Planetary systems

This photo made available by the European Space Agency and the Japan Aerospace Exploration Agency shows the earth as seen by the BepiColombo spacecraft on April 10, 2020. The Mercury-bound mission swooped past Earth, tweaking its round-about path to the solar system’s smallest and innermost planet. (ESA/JAXA via AP)
April 10, 2020 - 10:24 am
CAPE CANAVERAL, Fla. (AP) — A Mercury-bound spacecraft swooped past Earth on Friday, tweaking its roundabout path to the solar system’s smallest and innermost planet. Launched 1 1/2 years ago, Europe and Japan’s BepiColombo spacecraft passed within 8,000 miles (12,700 kilometers) of Earth. The...
Read More
This Jan. 1, 2019 image from NASA shows Arrokoth, the farthest, most primitive object in the Solar System ever to be visited by a spacecraft. Astronomers reported Thursday, Feb. 13, 2020 that this pristine, primordial cosmic body photographed by the New Horizons probe is relatively smooth with far fewer craters than expected. It's also entirely ultrared, or highly reflective, which is commonplace in the faraway Twilight Zone of our solar system known as the the Kuiper Belt. (NASA/Johns Hopkins University Applied Physics Laboratory/Southwest Research Institute/Roman Tkachenko via AP)
February 13, 2020 - 1:36 pm
CAPE CANAVERAL, Fla. (AP) — NASA's space snowman is revealing fresh secrets from its home far beyond Pluto. More than a year after its close encounter with the snowman-shaped object, the New Horizons spacecraft is still sending back data from more than 4 billion miles (6.4 billion kilometers) away...
Read More
Nobel Physics Laureate Didier Queloz speaks during a press conference at the Royal Swedish Academy of Sciences in Stockholm, Sweden Saturday, Dec. 7, 2019. (Jonas Ekstromer /TT News Agency via AP)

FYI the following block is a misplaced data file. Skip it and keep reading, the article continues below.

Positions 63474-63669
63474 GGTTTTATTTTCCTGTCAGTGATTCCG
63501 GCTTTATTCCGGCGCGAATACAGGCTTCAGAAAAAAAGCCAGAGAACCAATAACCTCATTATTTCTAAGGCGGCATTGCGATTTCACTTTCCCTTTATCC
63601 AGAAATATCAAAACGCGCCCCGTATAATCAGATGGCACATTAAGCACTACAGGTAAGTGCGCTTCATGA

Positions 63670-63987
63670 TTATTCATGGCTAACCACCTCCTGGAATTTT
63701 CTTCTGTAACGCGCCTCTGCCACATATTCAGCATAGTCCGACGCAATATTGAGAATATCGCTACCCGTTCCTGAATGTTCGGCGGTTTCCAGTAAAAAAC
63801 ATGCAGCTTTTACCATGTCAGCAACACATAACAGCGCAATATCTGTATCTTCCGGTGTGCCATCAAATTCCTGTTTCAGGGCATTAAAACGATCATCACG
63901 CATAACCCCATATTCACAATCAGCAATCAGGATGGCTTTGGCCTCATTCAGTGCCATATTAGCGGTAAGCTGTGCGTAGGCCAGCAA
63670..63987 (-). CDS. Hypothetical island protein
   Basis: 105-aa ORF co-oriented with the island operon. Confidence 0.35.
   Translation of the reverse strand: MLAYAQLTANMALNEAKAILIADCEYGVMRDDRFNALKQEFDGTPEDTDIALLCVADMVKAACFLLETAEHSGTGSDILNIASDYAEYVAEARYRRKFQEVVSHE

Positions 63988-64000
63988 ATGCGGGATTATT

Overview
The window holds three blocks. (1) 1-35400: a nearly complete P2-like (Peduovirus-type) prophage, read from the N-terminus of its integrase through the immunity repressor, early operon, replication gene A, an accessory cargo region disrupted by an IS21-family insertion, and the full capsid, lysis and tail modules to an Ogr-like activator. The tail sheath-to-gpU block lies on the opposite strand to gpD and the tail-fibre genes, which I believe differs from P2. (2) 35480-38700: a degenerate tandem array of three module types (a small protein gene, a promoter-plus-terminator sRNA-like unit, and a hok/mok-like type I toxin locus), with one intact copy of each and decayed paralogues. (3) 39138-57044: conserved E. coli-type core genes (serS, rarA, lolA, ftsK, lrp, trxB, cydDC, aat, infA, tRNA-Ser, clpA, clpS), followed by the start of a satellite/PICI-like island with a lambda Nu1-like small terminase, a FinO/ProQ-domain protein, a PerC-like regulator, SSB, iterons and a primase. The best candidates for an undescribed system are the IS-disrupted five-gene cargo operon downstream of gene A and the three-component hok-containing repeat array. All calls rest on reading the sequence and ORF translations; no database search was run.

December 07, 2019 - 10:12 am
STOCKHOLM (AP) — An astronomer who shares this year's Nobel physics prize for discovering a planet outside the Earth's solar system is taking issue with people who shrug off climate change on the grounds that humans will eventually leave for distant planets. Didier Queloz was one of several Nobel...
Read More
This Oct. 12, 2019 photo made available by NASA shows the comet 2I/Borisov, seen by the Hubble Space Telescope. It’s the second known interstellar visitor to swoop through our backyard. An amateur astronomer from Crimea, Gennady Borisov, discovered the comet in August, two years after the first alien guest, a cigar-shaped rock, popped up. (NASA, ESA, D. Jewitt (UCLA) via AP)
October 16, 2019 - 1:15 pm
CAPE CANAVERAL, Fla. (AP) — The Hubble Space Telescope has captured the best pictures yet of our newest interstellar visitor. This comet from outside our solar system is zooming by us at a blistering 110,000 mph (177,000 kph). Hubble caught some glam shots over the weekend from a distance of 260...
Read More
This combination of Oct. 8, 2019, photos shows the Nobel Prize winners in Physics, from left, James Peebles in Princeton, N.J., Didier Queloz in London and Michel Mayor in Madrid. Peebles, an emeritus professor at Princeton University, won for his theoretical discoveries in cosmology. Swiss star-gazers Mayor, and Queloz, both of the University of Geneva, were honored for finding an exoplanet — a planet outside our solar system — that orbits a sun-like star, the Nobel committee said. (AP Photo)